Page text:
Mobility ecosystems: striving towards a seamless interface for customers
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Differing mobility needs
In Karlskoga, Sweden, a review of diversity initiatives found a clear bias in the snow-clearing plan towards car drivers. In the event of snowfall, major roads and traffic thoroughfares were ploughed first, with pedestrian routes and bicycle lanes being left until the end1. With men being more likely to drive and women more likely to use public transport, this meant that the burden of obstructed routes was disproportionately likely to affect women.
There are differences between genders not just in the type of transport but in the reason for the trip. The World Bank have recognized that men and women have different mobility patterns. In general, women engage in more non-work-related travel, such as running household errands and are more likely to travel with children and elders. They travel shorter distances within a more restricted geographical area and also spend more of their income on transport.2Other factors, such as race and socioeconomic status are also indicators of mobility behavior. Socioeconomic status can be causal, in that people from lower socio-economic backgrounds have less disposable income to spend on leisure activities or the transport to get them there, but it can also be somewhat resultative; less choice in where you live means less choice in the job market.
In order to effectively plan transport needs for increasingly complex urban environments, a plan has to be representative of everyone. Historically, data sets across industries have been biased towards certain subsections of a society and not representative of the whole. This highlights the reason why ecosystems are so integral to the mobility industry; they collect data that can inform fairer planning and transport decisions that can improve economic output and keep citizens healthier and happier.
Urbanization and mobility
Increased urbanization across the world means that there is a growing pressure on existing infrastructure. Cities are covering bigger geographical areas – known as urban sprawl – and are increasingly cosmopolitan; people are moving from rural to urban areas at a rate that is leading to almost a complete reverse in population spatial distribution and with migration, the cities that they are moving to are not always the closest to them geographically. New technology means that there are new types of transport; electric cars and trains, ride sharing platforms, and a willingness to economize means multi- modal journeys are becoming increasingly common. Apps like Citimapper in London offer several journey suggestions and allow you to pick your preference based on cost, journey time, or least amount of modal changes. As insurers, it is important that we have an understanding of people, their preferences and their behavior in order to stay relevant. When choosing which platforms to add our services to or to integrate with, data on travel mode preference at the country level is very useful. We are able to appropriately focus efforts into the areas that will have the most impact for our personal or business customers. Of 7,500 consumers surveyed by Oliver Wyman, 84% indicated a general willingness to pay for smart mobility services, with respondents across geographies being particularly willing to pay for financial/ insurance services.3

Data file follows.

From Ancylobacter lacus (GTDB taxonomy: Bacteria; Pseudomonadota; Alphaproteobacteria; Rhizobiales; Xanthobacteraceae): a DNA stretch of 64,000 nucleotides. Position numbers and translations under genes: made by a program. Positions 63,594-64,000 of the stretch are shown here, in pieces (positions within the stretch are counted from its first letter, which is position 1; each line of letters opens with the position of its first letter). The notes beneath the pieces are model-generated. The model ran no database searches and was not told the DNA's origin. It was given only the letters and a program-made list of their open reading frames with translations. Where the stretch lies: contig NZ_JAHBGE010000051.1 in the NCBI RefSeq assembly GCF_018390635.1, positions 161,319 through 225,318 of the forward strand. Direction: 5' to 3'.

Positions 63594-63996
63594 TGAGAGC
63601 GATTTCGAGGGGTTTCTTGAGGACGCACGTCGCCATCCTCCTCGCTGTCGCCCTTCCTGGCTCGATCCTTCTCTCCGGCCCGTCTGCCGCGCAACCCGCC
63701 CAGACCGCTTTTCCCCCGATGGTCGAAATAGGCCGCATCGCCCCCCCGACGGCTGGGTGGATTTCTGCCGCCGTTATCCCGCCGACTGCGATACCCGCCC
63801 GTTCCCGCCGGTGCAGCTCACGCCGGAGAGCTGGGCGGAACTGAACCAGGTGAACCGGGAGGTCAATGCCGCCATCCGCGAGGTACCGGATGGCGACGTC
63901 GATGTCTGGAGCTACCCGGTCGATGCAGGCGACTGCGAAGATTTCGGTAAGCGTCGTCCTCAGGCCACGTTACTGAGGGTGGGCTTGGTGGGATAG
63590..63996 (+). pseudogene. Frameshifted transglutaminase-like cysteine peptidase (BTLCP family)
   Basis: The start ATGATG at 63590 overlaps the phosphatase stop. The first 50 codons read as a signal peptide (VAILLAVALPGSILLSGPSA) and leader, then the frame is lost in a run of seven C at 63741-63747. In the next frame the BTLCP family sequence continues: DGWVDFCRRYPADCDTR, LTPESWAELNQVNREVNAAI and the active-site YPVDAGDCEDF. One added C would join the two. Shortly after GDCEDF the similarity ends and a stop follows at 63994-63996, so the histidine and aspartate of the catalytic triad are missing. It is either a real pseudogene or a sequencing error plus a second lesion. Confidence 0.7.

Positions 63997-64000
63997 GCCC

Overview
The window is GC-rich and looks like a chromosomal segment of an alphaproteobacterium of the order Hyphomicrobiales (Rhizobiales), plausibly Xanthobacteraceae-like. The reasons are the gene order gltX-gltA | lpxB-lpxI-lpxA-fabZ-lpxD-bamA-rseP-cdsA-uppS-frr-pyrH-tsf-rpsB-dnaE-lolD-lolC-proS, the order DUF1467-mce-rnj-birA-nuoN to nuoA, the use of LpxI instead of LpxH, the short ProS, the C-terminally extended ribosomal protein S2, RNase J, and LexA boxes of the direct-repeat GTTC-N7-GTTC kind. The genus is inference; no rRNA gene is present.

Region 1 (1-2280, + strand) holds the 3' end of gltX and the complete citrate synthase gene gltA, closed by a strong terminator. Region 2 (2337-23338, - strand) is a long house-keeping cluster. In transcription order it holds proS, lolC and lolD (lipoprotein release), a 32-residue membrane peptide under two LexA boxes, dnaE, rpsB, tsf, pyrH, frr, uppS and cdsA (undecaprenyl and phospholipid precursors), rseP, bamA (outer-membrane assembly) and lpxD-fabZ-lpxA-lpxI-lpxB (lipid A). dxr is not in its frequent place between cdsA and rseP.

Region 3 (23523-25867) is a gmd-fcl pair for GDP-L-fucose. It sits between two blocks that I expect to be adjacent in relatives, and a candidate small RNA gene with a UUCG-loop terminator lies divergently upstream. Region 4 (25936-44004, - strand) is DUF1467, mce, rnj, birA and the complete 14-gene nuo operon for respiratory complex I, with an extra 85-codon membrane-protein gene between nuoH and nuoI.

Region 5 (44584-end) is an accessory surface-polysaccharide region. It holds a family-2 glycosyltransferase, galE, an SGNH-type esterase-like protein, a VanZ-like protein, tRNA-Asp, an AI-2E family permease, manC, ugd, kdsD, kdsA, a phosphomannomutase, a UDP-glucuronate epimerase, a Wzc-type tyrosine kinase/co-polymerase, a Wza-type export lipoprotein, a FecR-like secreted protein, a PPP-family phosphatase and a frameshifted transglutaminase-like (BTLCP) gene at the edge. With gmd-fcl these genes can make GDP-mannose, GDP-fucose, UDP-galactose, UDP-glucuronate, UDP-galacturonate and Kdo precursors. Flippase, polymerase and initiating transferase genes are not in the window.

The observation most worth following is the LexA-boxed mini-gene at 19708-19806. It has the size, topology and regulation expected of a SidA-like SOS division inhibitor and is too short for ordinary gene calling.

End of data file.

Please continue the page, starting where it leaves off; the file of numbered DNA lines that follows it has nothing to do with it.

Knowing that people are willing to pay, combined with the knowledge of dominant mobility patterns in specific cities or regions, means we can know and better service our customers. In London for example, it would be particularly useful to offer service interruption insurance for public transport journeys, or to approach the providers of transport services to offer an integrated solution to customers.
Figure 1: Dominant mobility patterns in selected cities
Source: Swiss Re Institute, based on the 2019 Deloitte City Mobility Index
The relationship between consumers and insurance